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Date: Wed, 02 Apr 2014 14:25:17 +0000
From: "Poul-Henning Kamp" <>
To:, Solar Designer <>
cc: Brandon Enright <>
Subject: Re: [PHC] data-dependent branching (Re: [PHC] A little nit which bothers me...)

In message <>, Solar Designer writes:

>> >Data-dependent branching has not been used as much yet, [...]
>> I never saw the point really.
>I thought you advocated data-dependent branching or something like it
>(switching between multiple crypto primitives) in your md5crypt EOL
>announcement a couple of years ago. 

I wasn't really trying to be very detailed about such matters in that
missive ( and I admit
that the bit you are (probably) refering to is more ambiguous than
it needed to be:

	The algorithm should be based on repeated data-dependent
	iterations of several different complex one-way hash functions
	(MD5, SHA1, SHA2, BLOWFISH, you name it, use them all) in
	order to "soak up area" in hardware based attack implementations.

>There is a point, and it is in causing attackers with massively parallel
>hardware to waste some of their resources on some of:

I agree, but I tend to find that there is a much better solution
to most if not all of those troubles:  Make a strictly serial

>> The way to solve that is to only condition data-dependent
>> branching on "dead-end bits" which don't lead back to our entropy:
>> 	if (CONDITION(HASH(entropy || "Lorem ipsum dolor sit..."))) {
>> 		entropy = FUNC1(entropy);
>> 		discard = FUNC2(entropy);
>> 	} else {
>> 		discard = FUNC1(entropy);
>> 		entropy = FUNC2(entropy);
>> 	}
>How does this not lead back to our entropy?

The only thing the result of the HASH is used for is to pick the
branch, so if HASH() is something decent (MD5+), even if you can
tell which branch was taken, no bits of the entropy that is passed
to either FUNC1 or FUNC2 will be revealed.

If you don't run the entropy through that HASH, determining
which branch tells you something about the bits of that entropy.

(Forget the "Lorem ipsum" (google it!), that was just meant to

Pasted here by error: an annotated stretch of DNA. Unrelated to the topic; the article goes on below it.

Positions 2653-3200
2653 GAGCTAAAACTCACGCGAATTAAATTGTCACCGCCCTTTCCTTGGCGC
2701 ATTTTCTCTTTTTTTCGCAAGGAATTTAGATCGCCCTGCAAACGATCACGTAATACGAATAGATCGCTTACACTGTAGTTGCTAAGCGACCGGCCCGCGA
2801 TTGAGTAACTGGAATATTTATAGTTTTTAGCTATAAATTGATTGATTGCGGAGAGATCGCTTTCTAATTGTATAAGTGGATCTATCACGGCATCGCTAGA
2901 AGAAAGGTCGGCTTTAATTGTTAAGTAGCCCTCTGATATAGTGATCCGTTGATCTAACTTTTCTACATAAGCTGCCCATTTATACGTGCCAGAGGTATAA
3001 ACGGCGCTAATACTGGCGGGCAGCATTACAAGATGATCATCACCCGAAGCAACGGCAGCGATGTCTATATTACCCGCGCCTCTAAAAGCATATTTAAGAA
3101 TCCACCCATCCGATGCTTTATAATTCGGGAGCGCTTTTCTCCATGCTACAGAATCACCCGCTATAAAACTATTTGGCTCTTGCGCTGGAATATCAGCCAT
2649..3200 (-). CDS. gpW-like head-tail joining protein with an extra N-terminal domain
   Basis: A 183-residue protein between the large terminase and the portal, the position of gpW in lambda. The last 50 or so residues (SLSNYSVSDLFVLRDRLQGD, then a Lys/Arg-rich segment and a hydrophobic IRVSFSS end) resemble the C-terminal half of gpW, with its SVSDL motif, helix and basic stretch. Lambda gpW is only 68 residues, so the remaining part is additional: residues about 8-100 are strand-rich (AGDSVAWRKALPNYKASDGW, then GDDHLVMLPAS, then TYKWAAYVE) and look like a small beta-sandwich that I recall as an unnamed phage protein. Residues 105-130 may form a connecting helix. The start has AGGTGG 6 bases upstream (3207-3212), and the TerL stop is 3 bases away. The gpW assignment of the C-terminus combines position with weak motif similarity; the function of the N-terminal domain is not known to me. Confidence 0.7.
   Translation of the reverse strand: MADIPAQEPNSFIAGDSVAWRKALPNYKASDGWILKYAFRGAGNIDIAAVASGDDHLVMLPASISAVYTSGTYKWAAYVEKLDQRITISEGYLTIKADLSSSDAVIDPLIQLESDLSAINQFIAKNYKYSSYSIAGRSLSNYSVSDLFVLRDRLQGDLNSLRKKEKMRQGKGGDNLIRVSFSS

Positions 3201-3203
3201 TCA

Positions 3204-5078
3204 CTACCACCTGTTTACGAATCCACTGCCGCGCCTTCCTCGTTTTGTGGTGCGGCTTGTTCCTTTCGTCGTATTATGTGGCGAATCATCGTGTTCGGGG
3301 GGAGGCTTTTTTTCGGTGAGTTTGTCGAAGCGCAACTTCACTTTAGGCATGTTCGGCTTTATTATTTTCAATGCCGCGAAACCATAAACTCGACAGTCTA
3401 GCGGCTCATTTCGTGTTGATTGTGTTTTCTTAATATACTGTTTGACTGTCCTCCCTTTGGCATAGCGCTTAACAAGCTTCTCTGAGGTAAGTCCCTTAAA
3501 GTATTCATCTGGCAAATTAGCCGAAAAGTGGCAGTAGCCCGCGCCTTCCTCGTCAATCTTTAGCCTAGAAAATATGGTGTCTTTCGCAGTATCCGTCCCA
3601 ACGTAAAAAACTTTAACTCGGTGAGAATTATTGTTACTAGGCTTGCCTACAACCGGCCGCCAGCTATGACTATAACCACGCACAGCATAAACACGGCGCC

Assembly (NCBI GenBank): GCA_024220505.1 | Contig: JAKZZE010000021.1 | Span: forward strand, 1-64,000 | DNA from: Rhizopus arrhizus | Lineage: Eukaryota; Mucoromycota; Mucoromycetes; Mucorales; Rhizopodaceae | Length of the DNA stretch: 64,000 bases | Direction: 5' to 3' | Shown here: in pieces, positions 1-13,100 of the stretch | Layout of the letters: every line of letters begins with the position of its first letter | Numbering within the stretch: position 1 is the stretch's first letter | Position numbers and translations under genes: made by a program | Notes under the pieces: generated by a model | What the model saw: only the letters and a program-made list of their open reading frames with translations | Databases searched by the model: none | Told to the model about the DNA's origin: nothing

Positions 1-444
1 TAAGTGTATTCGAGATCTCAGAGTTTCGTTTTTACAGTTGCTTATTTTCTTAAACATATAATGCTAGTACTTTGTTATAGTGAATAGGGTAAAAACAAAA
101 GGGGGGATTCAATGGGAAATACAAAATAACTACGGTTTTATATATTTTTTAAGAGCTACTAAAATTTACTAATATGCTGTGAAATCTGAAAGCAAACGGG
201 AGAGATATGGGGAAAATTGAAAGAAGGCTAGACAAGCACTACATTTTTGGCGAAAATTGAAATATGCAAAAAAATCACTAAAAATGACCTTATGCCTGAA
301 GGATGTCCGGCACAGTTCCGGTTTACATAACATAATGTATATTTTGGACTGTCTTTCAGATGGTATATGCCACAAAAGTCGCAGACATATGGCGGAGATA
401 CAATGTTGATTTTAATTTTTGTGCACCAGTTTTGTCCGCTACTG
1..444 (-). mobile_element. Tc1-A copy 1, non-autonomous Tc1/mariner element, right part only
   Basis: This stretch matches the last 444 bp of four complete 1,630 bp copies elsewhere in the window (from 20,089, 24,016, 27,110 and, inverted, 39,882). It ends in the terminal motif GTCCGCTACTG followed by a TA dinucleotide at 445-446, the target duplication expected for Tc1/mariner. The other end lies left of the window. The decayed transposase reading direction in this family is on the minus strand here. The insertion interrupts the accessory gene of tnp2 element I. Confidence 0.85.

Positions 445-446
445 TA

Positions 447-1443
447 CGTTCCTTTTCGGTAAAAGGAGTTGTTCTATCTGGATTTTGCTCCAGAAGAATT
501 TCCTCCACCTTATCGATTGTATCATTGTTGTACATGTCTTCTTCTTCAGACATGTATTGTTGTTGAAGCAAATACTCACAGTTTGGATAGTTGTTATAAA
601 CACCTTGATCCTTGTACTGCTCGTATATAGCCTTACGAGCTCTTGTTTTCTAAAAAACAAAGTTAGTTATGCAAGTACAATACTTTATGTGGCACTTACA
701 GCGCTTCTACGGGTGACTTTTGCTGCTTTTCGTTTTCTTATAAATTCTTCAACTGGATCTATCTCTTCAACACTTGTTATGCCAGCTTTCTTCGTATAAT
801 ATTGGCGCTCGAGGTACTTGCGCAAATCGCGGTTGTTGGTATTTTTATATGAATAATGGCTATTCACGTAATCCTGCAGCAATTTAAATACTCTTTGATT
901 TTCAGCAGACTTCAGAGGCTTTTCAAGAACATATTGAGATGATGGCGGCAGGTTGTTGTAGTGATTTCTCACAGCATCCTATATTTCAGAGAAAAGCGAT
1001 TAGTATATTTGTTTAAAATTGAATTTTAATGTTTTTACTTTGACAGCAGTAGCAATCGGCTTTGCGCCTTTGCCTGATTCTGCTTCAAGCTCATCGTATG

indicate that you probably want to stuff more than the entropy
into the hash function.)

>> We cannot lower our standards and allow timing attacks against
>> "dead-end" bits:
>> 	if (CONDITION(HASH(entropy || "Lorem ipsum dolor sit..."))) {
>> 		entropy = FUNC1(entropy);
>> 	} else {
>> 		entropy = FUNC2(entropy);
>> 	}
>> That would give a 50% discount on a brute-force attack with timing
>> information.
>I don't understand what you mean here.

If the attacker did a timing recording, and found that his victims
password takes the first branch, he can abandon any brute force
attemt if an attempt takes the second branch, eliminating 50% of
the subsequent work.

>> In brute-force attack without timing information, the "discard"
>> bits could obviously be optimised out, that's also no good, so lets
>> not discard those bits anyway:
>> 	if (CONDITION(HASH(entropy || "Lorem ipsum dolor sit..."))) {
>> 		entropy[first_half] = FUNC1(entropy);
>> 		entropy[second_half] = FUNC2(entropy);
>> 	} else {
>> 		entropy[second_half] = FUNC1(entropy);
>> 		entropy[first_half] = FUNC2(entropy);
>> 	}
>> And then it follows trivially that this is the same as:
>> 	i = CONDITION(HASH(entropy || "Lorem ipsum dolor sit..."))
>> 	entropy = FUNC12(entropy);
>> 	if (i)
>> 		swap_first_and_second_half(entropy)
>> Ohh well...
>Looks like you were going after a holy grail while writing that e-mail,
>but didn't quite reach it. ;-)

No, I think I reached it, but I may (again) have been to terse in
my explanations.

The problem with data dependent branches is that they reduce to
not being branches after all, unless you are willing to compromise
on the resistance for one or more attack scenarios.

If other strengths are sufficient, that may be a valid tradeoff,
but as I'm not really seing any major advantage of data-dependent
branches that cannot be havested other ways, I don't see why
you'd want to take the tradeoff.


PS: If you havn't read Feynmans Lectures on Computation, I will
recommend it:  There are some very interesting thoughts about
"reversible computing" which have inspired my own thinking about
how code you don't want to leak information through power, speed
or timing should be designed.

Poul-Henning Kamp       | UNIX since Zilog Zeus 3.20
phk@...eBSD.ORG         | TCP/IP since RFC 956
FreeBSD committer       | BSD since 4.3-tahoe    
Never attribute to malice what can adequately be explained by incompetence.

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